By Jay Sahota, Deputy Head of Civil and Commercial Litigation, Fisher Meredith LLP
In the current economic climate it is not unusual for businesses to find that customers are choosing to delay or even failing to make payments to their suppliers. Poor cash flow can make it difficult for a business to secure funding, thereby restricting its ability to grow or even threatening its entire existence.
Every business encounters customers who will not or cannot pay, but successful companies tend to have fewer bad customers. So why do so many small businesses struggle with collecting debts from slow payers?
- What are my terms and conditions? Too few businesses know their terms and conditions and make sure at the outset that their customer does too. Ask yourself, what are my payment terms? Do I have a right to charge interest on late payments? Do I have the right to recover the costs of debt recovery? If you cannot answer each of these questions, then go and familiarise yourself and clarify or tighten your terms if necessary.
- Who owes me money? When the customer walks through the door, who are they? Are they acting as themselves, or on behalf of a company or a partnership, or as a sole trader? If you do not know who your customer is then you will not be able to take action against them if they fail to pay.
- Do they have the money to pay? Providing goods or services to a customer who does not have the ability to pay will inevitably lead to problems, so carry out simple credit checks of your customer beforehand to help protect you from late payment down the line. For individuals and partnerships, carry out a simple free bankruptcy search on the Insolvency Service website. For a company, check their status for free on the Companies House website. Check whether a customer has a County Court Judgment (CCJ) against them for a small fee at TrustOnline. If appropriate, ask your customer for credit references and make sure you check these.
- Am I increasing the risk of late payment? If you accept payment by cheque rather than BACS or CHAPS payments you cannot be guaranteed that the customer has the money to pay. If you do not ask for a deposit or payment on account from your customer before supplying the goods or services there is the risk that they will not pay later or that they will encounter financial difficulties in the meantime. Does your business hold credit insurance to cover you if your customer becomes insolvent, or legal expenses insurance to pay the costs of recovering debts through the courts? If you have concerns, will a third party guarantee to pay if the customer does not?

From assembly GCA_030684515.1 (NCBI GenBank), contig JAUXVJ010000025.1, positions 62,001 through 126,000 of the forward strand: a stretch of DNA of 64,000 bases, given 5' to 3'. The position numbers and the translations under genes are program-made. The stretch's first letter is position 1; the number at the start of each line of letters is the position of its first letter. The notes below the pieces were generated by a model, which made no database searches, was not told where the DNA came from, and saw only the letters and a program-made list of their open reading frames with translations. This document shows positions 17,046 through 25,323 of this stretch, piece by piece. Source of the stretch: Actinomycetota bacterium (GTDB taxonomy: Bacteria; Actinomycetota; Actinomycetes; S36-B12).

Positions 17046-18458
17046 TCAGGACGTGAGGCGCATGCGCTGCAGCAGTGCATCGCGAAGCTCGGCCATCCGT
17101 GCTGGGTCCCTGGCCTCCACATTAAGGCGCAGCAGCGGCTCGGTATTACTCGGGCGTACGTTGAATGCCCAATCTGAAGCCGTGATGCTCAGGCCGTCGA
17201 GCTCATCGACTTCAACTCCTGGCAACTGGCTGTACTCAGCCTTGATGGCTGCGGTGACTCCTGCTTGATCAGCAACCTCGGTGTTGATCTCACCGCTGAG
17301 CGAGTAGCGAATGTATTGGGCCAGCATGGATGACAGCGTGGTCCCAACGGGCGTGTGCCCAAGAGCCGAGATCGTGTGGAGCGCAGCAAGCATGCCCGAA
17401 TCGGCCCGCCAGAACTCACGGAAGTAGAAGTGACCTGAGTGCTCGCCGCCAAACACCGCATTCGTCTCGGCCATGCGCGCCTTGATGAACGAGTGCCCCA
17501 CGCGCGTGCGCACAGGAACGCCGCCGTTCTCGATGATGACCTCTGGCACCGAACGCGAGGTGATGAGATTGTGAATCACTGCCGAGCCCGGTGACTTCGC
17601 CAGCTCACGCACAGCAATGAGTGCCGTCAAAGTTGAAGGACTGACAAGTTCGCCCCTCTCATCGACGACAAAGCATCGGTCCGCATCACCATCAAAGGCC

- Am I chasing late payment quickly? Many businesses fail to implement effective credit control and proactive payment management, thereby acquiring a reputation for being soft with customers who ‘forget’ to pay. Polite but timely invoices and reminder letters will help maintain your cash flow whilst ensuring your business relationships do not turn sour. Ensure that invoices and reminders are sent out as soon as payment becomes due. Remember: it is just as much your responsibility to secure payments to your business, as it is your customers’ responsibility to pay their debts.
- Do I know my customers? Businesses sometimes struggle to collect debts because they have not taken the time to understand their customers’ businesses, how they work and their specific requirements. The customer who owes you money may have cash flow problems of their own, or maybe their date for payment receipts is in the middle of the month rather than at the end of the month. Talking to your debtors may enable you to agree a more appropriate payment plan.
If your customer fails to pay, then you may wish to seek legal advice as to the ways in which your business can chase the money you are owed by obtaining a county court judgment and, if necessary, the means by which that judgment can be enforced against the party that owes you money.
For further information about Debt Recovery, Telephone: 0800 014 7445
About the Author:
Jay Sahota is Deputy Head of Civil and Commercial Litigation, Fisher Meredith LLP. Email Jay.Sahota@fishermeredith.co.uk